Monday, September 10, 2012

Seven Blind Mice Lesson

Earlier this month I posted a request for ideas on how to use the book Seven Blind Mice by Ed Young. I guess there aren't many of you out there who have used this book before, so I had to brainstorm.  I tried out a lesson with my 1st graders today, and it was a lot of fun!  This was just a portion of my mouse themed lesson.

After reading the story (I did this in line during my last rotation in anticipation of using the book), I introduced this cute little refrain.

A Something?  A Something?
What could it be?
A Something?  A Something?
We'll go and we'll see!

After echoing to learn we discussed that "to see" doesn't always mean see with your eyes, since after all these little mice are blind.  To refresh their memories, I read the story and we spoke the refrain before each mouse said what he thought the something was.  This was a great opportunity to work on dynamic contrast.  We started the poem very softly and then crescendoed through the 3rd and 4th lines.

When we had finished the second reading.  I told my kiddos that we were going to tell the story again but that I wanted to use instruments to help.  We listed the things the mice thought the "Something" was on the board.  Then I pulled out a basket of instruments I had selected for the story:

wood block
jingle bells
conga shakers
large hand drums

I find it is easier to give 1st graders a limited number of instruments to select from.  If left it up to any instrument in the room it may take the whole class just to select sounds that represent each part of the story.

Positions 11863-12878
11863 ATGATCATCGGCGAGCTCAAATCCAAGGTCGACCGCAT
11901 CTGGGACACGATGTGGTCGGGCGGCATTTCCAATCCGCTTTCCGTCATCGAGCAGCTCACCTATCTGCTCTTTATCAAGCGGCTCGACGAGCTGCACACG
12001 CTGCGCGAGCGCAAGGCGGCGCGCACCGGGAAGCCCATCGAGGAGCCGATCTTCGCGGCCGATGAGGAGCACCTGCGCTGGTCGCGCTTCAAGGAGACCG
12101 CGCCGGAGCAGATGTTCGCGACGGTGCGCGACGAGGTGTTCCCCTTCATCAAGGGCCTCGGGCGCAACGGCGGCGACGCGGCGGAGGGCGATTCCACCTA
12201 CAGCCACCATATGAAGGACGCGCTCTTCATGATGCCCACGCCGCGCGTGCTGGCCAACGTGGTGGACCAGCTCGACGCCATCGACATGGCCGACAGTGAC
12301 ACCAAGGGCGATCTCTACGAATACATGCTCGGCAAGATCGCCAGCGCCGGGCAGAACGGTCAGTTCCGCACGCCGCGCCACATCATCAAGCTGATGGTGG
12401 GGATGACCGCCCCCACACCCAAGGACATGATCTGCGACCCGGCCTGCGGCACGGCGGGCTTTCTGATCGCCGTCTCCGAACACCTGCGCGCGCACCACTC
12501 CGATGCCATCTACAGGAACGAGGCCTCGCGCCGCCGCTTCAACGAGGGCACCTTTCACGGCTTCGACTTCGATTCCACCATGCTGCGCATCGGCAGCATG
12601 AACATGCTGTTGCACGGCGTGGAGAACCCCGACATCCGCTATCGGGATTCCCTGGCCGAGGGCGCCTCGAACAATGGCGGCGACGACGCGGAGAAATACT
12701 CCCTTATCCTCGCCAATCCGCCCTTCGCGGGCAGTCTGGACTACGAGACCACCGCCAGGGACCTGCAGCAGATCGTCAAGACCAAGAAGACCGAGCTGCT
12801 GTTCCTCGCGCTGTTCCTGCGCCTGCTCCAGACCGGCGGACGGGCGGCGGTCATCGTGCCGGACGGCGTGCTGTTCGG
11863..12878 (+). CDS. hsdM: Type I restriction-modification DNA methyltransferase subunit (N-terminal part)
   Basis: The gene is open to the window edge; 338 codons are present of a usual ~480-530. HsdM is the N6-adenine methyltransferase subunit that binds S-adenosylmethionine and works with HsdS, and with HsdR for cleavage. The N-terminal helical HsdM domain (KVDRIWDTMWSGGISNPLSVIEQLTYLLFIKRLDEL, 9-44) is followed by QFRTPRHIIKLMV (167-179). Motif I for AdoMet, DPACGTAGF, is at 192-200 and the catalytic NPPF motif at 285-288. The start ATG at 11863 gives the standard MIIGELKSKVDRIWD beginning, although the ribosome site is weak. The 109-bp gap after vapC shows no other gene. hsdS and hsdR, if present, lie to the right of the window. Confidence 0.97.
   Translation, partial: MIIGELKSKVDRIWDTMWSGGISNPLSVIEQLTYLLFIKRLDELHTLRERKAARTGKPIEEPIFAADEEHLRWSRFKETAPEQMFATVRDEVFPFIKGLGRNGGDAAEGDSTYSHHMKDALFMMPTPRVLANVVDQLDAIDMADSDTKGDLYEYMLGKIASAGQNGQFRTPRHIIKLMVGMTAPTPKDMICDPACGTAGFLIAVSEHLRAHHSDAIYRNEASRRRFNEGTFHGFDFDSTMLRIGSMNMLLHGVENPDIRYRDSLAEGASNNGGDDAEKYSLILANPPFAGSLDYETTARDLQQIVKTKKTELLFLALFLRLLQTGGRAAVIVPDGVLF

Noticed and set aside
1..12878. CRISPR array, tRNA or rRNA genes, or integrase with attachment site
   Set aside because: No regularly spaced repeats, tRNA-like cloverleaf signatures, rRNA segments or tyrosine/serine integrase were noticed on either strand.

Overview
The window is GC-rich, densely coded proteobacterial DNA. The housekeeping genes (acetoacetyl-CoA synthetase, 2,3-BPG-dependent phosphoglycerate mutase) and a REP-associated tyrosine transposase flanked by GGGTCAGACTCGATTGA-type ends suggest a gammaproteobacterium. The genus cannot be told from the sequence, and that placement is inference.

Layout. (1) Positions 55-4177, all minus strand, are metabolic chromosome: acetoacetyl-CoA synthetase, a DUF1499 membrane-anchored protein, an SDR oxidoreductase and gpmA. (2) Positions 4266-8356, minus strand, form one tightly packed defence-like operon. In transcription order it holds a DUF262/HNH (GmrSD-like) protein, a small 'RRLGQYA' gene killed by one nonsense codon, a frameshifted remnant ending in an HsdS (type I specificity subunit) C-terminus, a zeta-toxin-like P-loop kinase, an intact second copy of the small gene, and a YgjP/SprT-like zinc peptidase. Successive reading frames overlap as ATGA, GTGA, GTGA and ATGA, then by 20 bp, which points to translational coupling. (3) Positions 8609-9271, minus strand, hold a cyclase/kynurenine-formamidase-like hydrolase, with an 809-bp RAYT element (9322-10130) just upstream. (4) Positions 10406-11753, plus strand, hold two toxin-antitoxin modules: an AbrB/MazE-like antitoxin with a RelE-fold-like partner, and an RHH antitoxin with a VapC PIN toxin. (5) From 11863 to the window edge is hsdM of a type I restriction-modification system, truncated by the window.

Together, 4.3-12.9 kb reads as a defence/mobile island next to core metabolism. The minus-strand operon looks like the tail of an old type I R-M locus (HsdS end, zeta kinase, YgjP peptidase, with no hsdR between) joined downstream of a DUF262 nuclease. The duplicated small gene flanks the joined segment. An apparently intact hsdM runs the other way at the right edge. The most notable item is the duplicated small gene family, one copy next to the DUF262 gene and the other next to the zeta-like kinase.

I demonstrated each instruments sound and then we discussed which instrument fit best with each item in the story.  I was actually surprised by some of their decisions.  They decided that the guiro sounded like a cliff because it makes a sound like you are climbing one step at a time up the cliff.  After assigning each instrument a part in the story, I distributed the instruments.  We sat in 6 rows and each student in the row had an instrument assigned to a part in the story.  When their part came, I cued them and then cut them off so that the story could continue.

We told the story again with the refrain and instrument sound effects.  It was truly a pleasurable experience, smiles all around!

I did this lesson in 20 minutes which is a little than less than half of my class.  Now I had read the story previously, so we were able to move a bit more quickly but if you were limited on time, you could just use this story as a way to experience dynamic contrast.  You could split it up between two classes, there are many options.

I hope you like this lesson and use this book in your classroom, it really is a cute story!  If you do decide to try out this lesson, let me know how it goes or any changes you make to fit your kids.  :)

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